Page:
Liam and I registered with our local GP practice. The serene surgery is a far cry from the NHS bedlam we left behind in inner city Walthamstow. Natural politeness reigned supreme and you could hear a syringe drop in the waiting room. The entire process took no more than ten minutes. I have wobbly legs to check and periodic limb movement disorder to re-diagnose so I booked my first appointment. I was greeted by a smiley Germanic quack who listened intently to my dancing calf story and examined the test results I had shipped over from Turkey. She checked my blood pressure. “A little high,” she said, “but that’s because I’m a scary doctor.” We laughed. “Best we re-do the tests,” she continued. I’m booked in for a fasting blood test in a few days and I’ve been given a home blood pressure kit to check the numbers every waking hour on the hour for the next week. I suppose I’d better cut down on the sauce a bit. Frau Doc has also referred me to a consultant cardiologist for an arterial MOT. Apparently, I book the appointment online. I have a sneaking suspicion that Teutonic efficiency will cut through the NHS flab like a hot knife through butter.
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NHS Treatment for Repats
I recently tuned in to a debate on BBC Radio Norwich. It was about immigration, something of a national obsession in Britain. Some of the comments were intelligent and thoughtful, others were plain stupid. It made me think. How is it that, in general, relatively rich people from the West who move abroad are described as ‘expats’ whereas relatively poor people settling in the West are classed as ‘immigrants’? Perhaps this is because ‘immigrant’ is a dirty word these days, laced with nasty undertones of freeloading and coloured by thinly veiled racism. The threat of the UK or anywhere else being swamped with lazy foreign devils sponging off the state and plotting a new world order is a tad exaggerated in my experience. Where would the National Health Service or the care sector be without imported labour? It’s also worth bearing in mind the United Nations of young people who greet the commuting worker bees of London at the Pret a Manger* counter each morning are there because they’re eager, committed and willing – not a scrounger among them. This is an attitude that some British youths would do well to emulate.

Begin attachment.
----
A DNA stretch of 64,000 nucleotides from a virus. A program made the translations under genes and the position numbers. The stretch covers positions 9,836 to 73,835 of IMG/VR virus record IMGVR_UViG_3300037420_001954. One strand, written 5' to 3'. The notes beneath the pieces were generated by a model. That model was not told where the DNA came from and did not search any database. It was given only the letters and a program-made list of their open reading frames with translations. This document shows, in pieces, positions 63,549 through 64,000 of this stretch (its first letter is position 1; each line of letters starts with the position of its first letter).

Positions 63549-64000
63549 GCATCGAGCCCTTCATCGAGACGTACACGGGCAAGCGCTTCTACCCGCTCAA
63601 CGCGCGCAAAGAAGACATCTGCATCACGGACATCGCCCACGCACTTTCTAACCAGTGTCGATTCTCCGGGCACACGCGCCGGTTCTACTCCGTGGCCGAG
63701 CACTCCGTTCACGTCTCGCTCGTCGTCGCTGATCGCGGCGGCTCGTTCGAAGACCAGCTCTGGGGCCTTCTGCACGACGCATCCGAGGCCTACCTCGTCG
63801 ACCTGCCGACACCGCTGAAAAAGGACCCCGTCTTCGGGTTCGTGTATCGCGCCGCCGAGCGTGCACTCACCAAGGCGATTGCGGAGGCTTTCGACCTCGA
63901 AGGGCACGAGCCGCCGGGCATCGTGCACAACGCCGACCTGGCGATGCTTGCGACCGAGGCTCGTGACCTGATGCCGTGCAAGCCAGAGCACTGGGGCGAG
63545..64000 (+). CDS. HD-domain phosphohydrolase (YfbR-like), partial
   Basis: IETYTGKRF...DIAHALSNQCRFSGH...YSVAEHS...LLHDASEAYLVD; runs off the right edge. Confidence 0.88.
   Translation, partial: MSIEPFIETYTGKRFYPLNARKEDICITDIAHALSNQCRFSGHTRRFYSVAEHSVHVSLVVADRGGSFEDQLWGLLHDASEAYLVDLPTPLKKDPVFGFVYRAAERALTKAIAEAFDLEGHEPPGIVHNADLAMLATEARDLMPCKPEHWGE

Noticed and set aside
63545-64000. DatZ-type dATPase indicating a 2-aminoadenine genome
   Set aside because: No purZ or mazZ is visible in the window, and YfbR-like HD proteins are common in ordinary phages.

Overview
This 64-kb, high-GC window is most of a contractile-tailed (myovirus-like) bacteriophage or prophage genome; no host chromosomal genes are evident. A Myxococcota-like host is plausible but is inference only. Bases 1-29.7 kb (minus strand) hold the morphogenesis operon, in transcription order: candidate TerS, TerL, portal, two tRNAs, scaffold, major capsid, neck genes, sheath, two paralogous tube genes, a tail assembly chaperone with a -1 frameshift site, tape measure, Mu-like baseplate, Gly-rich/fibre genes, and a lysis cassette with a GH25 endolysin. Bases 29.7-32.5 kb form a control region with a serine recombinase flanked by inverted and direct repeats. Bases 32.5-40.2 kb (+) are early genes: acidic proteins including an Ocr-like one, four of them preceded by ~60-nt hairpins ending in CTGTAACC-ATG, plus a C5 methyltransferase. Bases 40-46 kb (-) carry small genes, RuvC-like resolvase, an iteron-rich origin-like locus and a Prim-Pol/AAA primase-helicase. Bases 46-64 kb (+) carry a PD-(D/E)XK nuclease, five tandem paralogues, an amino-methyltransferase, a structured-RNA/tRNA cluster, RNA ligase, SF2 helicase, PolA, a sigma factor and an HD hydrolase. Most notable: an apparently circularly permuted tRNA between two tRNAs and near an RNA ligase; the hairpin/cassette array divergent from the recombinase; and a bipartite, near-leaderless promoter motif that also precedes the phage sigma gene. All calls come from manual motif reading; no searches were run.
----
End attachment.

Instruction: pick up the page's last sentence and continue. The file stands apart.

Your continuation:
The smug, self-congratulatory term ‘expat’ does have more than a hint of the British Raj about it (or any colonial raj come to that) – people who move away for a sea-view room or a tax-free dream job but who maintain their cultural and language separateness in various expat ghettos across the globe. The word also suggests a sense of impermanence. Interestingly though, many foreign nationals I know in Turkey have no intention of moving back to their home countries. Some have even acquired Turkish citizenship (though I suspect few have relinquished their original passports. It pays to have a plan B, just in case). If expat life is transitory does this mean that immigration is permanent? This doesn’t explain the huge influx of Poles who moved to Britain in the 90’s looking for work, many of whom have since moved back to Poland because the work dried up. They are called immigrants (and less savoury words by some). Clearly, quite a few have no wish to stay longer than necessary. Perhaps it really is all to do with the filthy lucre.
It’s certainly true that expats tend to be more financially self-sufficient than those who move in search of a better economic life, but nothing is that simple. In Turkey, plunging interest rates in recent years have presented quite a fiscal challenge to those trying to maintain a hedonistic lifestyle on dwindling assets. I wonder how many will survive? In the end, some may have to head home anyway, kicking and screaming. Expat? Immigrant? You say tomayto, I say tomarto.